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I have looked extensively for a proof on the internet but all of them were too obscure. I would appreciate if someone could lay out a simple proof for this important result. Thank you.

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up vote 57 down vote accepted

These answers require way too much machinery. By definition, the characteristic polynomial of an $n\times n$ matrix $A$ is given by $$p(t) = \det(A-tI) = (-1)^n \big(t^n - (\text{tr} A) \,t^{n-1} + \dots + (-1)^n \det A\big)\,.$$ On the other hand, $p(t) = (-1)^n(t-\lambda_1)\dots (t-\lambda_n)$, where the $\lambda_j$ are the eigenvalues of $A$. So, comparing coefficients, we have $\text{tr}A = \lambda_1 + \dots + \lambda_n$.

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I assume you mean the first equation. Use your favorite definition for computing determinants. How do we arrive at a coefficient of $t^{n-1}$? It has to come from multiplying all the diagonal elements of $A-tI$, using the $-t$ from $n-1$ of the factors and the $a_{ii}$ from the remaining factor, and then adding such terms. – Ted Shifrin Oct 30 '13 at 22:29
Write out the $2\times 2$ and $3\times 3$ cases completely. What formula do you get for $\det(A-tI)$? – Ted Shifrin Oct 30 '13 at 23:06
What is $b_{n-1}$ in terms of the entries of $A$? Please do as I asked, and do the cases $n=2,3$ by brute force. – Ted Shifrin Oct 30 '13 at 23:15
@Ioannis Well, if you're not able to see how you arrive to coefficient in the general case from writing down the cases $n=2,3$, then the only possiblity is to give you a very technical proof by definition. Is that what you seek? – yo' Oct 30 '13 at 23:36
I don't get how you got the characteristic polynomial in terms of the trace like that. I'm pretty sure that's not "by definition". – Mehrdad Mar 4 '15 at 21:55

I'll try to show it another way. We know that if we have a polynomial $x^n+b_{n-1} x^{n-1} + \dots +b_1 x+ b_0$, then $(-1)^{n-1} b_{n-1}$ is the sum of the roots of this polynomial. (So-called Vieta's formulas) In our case, the polynomial is $\det(tI-A)$ and we have $(-1)^{n-1} b_{n-1}=\lambda_1+\lambda_2+\dots+\lambda_n$.

$\def\S{\mathcal{S}_n}$ Let $\S$ denote all the permutations of the set $\{1,2,\dots,n\}$. Then by definition $$ \det M = \sum_{\pi\in\S} m_{1,\pi(1)} m_{2,\pi(2)} \dots m_{n,\pi(n)} \operatorname{sgn}\pi, $$ where $\operatorname{sgn}\pi$ is either $+1$ or $-1$ and it is $+1$ for the identity permutation (we don't need to know more now).

Consider $M=tI-A$. To get the power $t^{n-1}$ for a permutation, we need this permutation to choose at least $n-1$ diagonal elements, i.e., to have $\pi(i)=i$ for at least $n-1$ values of $i$. However, once you know the value of a permuation on $n-1$ inputs, you know the last one as well. This means, that to get the coefficient of $t^{n-1}$, we need to consider only the identity permutation.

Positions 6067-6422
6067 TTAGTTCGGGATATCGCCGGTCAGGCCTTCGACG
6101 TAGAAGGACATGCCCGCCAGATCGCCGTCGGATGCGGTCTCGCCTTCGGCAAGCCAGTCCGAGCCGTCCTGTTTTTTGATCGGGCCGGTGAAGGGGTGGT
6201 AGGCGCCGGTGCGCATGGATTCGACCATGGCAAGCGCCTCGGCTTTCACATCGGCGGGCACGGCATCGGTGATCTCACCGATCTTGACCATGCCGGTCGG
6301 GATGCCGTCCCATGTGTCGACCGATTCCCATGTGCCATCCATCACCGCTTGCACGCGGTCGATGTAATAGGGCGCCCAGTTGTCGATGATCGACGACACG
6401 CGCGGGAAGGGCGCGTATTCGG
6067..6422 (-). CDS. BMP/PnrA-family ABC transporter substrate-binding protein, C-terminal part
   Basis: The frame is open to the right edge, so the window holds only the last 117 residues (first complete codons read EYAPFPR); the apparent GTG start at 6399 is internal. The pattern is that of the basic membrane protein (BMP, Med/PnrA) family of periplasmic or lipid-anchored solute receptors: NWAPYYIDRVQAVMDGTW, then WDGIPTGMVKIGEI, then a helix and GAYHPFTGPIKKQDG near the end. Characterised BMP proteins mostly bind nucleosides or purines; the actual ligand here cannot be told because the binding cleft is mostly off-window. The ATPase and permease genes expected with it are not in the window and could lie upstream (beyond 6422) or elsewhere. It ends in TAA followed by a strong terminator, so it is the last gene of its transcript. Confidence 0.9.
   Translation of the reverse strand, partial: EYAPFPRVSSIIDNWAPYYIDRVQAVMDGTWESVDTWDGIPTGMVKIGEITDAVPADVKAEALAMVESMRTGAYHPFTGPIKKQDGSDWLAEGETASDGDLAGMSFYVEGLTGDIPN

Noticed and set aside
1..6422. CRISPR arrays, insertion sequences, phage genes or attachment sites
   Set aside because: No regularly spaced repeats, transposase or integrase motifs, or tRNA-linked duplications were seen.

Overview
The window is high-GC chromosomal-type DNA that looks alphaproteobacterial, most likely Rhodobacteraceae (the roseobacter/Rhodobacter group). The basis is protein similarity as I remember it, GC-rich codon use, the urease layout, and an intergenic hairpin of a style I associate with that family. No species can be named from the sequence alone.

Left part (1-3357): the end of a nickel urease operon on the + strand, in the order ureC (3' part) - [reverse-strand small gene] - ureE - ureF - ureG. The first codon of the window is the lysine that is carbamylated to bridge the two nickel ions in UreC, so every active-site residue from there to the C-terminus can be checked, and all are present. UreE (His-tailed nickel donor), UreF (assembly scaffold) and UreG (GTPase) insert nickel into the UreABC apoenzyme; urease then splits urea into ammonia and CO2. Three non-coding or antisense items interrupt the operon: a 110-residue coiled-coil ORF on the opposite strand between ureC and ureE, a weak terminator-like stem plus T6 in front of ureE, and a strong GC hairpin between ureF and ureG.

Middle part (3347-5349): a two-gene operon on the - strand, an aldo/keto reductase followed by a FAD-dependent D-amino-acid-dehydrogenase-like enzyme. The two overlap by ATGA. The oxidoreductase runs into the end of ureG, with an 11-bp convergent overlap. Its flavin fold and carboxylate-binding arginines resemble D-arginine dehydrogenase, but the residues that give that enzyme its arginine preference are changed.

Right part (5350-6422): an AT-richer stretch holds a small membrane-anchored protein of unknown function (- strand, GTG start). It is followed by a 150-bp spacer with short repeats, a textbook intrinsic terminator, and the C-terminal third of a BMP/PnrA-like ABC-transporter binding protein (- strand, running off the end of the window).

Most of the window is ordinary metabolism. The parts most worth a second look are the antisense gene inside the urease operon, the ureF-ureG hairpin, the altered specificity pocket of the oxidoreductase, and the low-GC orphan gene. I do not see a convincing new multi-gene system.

So far we got that $b_{n-1}$ is the coefficient of $t^{n-1}$ in $(t-a_{1,1})(t-a_{2,2})\dots(t-a_{n,n})$ (this is the term of the sum above corresponding to the identity permutation). Therefore $(-1)^{n-1}b_{n-1} = a_{1,1}+a_{2,2}+\dots+a_{n,n}=\operatorname{Tr}A$.

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@Ioannis Sorry, but there's no more elementary proof than the one I and Ted provided. And I don't think I'm able to divide it into more elementary steps than I did here. Therefore I think that you can't be helped. – yo' Oct 31 '13 at 0:05
Btw, this is not more advanced than Ted's proof. This is exactly the same, just each of the steps is written out. – yo' Oct 31 '13 at 0:11
There is a very simple proof for diagonalizable matrices that utlises the properties of the determinants and the traces. I am more interested in understanding your proofs though and that's what I have been striving to do. – JohnK Oct 31 '13 at 0:14

Let $A$ be a matrix. It has a Jordan Canonical Form, i.e. there is matrix $P$ such that $PAP^{-1}$ is in Jordan form. Among other things, Jordan form is upper triangular, hence it has its eigenvalues on its diagonal. It is therefore clear for a matrix in Jordan form that its trace equals the sum of its eigenvalues. All that remains is to prove that if $B,C$ are similar then they have the same eigenvalues.

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Trace is preserved under similarity and every matrix is similar to a Jordan block matrix. Since the Jordan block matrix has its eigenvalues on the diagonal, its trace is the sum (with multiplicity) of its eigenvalues.

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Every matrix $A$ can be written in the form $A=S^{-1}DS$ where $D$ is the diagonal matrix (with entries being eigenvalues) and $S$ is the matrix with columns being the associated eigenvectors.

Taking the trace on both sides we have:

$$\operatorname{tr}(A)=\operatorname{tr}(S^{-1}DS)=\operatorname{tr}(DSS^{-1})=\operatorname{tr}(D)=\sum \text{eigenvalues}.$$

Here I used the fact that $\operatorname{tr}(AB)=\operatorname{tr}(BA)$. As a plus we also have:

$$\det(A)=\det(S^{-1}DS)=\det(S^{-1})\det(D)\det(S)=\det(S)^{-1}\det(D)\det(S)=\det(D)=\prod \text{eigenvalues}$$

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What if the matrix is not diagonalizable, that is Jordan Normal Form? – Amzoti Mar 13 '14 at 15:56
This is wrong in so many ways (what if A is a matrix over the reals with complex eigenvalues?) and should be deleted or at least fixed. – roman Jun 30 '15 at 6:43

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